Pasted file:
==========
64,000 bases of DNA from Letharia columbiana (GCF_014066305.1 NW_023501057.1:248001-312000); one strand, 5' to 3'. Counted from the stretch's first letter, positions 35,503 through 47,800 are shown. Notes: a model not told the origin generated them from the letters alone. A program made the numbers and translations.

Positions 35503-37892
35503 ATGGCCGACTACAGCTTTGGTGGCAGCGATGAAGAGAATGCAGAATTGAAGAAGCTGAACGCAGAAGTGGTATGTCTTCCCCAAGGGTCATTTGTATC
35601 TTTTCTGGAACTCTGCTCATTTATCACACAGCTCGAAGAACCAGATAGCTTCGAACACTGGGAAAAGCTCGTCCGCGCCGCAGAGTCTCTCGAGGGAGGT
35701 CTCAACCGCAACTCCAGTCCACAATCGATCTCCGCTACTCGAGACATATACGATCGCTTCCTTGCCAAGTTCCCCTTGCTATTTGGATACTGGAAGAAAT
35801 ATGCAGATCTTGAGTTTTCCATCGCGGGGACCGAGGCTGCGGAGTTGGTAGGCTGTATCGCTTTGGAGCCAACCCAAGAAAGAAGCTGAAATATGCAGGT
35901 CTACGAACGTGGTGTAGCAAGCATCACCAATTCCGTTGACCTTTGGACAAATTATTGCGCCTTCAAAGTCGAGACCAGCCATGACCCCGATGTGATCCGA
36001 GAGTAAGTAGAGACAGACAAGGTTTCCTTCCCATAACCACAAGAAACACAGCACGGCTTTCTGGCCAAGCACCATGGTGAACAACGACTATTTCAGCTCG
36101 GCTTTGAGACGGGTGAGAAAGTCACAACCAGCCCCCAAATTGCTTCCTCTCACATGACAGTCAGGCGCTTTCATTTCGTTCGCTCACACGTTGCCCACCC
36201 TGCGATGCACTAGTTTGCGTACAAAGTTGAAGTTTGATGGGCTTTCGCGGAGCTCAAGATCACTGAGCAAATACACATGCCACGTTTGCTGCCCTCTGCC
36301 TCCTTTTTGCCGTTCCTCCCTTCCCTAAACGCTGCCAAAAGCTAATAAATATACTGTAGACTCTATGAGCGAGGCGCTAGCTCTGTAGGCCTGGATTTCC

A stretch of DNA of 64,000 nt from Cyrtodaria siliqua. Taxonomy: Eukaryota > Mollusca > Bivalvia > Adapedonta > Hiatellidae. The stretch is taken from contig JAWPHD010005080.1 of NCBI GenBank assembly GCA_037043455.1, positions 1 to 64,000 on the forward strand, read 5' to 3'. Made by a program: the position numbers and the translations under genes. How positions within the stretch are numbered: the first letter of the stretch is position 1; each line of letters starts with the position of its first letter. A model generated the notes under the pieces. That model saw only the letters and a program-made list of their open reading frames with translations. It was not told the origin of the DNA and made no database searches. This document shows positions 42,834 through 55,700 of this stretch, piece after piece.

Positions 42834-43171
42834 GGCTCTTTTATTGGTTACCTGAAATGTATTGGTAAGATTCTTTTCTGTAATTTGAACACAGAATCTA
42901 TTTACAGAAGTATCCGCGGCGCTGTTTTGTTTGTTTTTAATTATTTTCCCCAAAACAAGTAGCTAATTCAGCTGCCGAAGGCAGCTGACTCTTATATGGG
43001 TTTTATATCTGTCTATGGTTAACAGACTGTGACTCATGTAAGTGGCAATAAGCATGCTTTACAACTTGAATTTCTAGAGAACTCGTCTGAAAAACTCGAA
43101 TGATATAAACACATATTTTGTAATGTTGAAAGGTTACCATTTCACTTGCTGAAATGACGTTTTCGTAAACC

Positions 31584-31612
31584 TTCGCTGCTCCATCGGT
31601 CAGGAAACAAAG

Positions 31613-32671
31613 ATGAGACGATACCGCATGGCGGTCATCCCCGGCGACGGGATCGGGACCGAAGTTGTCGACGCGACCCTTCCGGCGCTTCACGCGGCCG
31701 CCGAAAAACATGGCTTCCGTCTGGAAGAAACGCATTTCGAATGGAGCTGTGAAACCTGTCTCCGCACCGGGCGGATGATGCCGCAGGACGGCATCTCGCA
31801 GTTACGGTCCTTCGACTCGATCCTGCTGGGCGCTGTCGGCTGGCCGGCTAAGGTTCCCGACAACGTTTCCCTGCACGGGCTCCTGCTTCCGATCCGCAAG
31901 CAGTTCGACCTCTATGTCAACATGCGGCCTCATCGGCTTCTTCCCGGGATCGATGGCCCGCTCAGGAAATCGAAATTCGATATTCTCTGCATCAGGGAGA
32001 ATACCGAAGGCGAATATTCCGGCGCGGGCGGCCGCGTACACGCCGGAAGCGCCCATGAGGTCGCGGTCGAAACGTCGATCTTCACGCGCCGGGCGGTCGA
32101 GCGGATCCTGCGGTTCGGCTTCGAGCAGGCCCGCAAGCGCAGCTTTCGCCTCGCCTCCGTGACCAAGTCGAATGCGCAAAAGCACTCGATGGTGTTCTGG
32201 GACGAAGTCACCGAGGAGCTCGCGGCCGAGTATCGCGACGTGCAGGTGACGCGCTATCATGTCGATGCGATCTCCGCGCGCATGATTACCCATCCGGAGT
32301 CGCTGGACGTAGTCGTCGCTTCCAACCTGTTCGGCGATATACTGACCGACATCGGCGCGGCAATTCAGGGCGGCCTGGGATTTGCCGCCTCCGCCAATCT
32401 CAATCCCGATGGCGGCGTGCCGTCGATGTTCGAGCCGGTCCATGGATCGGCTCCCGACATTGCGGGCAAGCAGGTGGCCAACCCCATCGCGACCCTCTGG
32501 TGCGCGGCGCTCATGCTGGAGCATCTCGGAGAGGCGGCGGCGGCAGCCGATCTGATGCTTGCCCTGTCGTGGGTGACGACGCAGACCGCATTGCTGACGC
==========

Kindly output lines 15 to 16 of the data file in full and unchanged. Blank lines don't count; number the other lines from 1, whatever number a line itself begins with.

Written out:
42901 TTTACAGAAGTATCCGCGGCGCTGTTTTGTTTGTTTTTAATTATTTTCCCCAAAACAAGTAGCTAATTCAGCTGCCGAAGGCAGCTGACTCTTATATGGG
43001 TTTTATATCTGTCTATGGTTAACAGACTGTGACTCATGTAAGTGGCAATAAGCATGCTTTACAACTTGAATTTCTAGAGAACTCGTCTGAAAAACTCGAA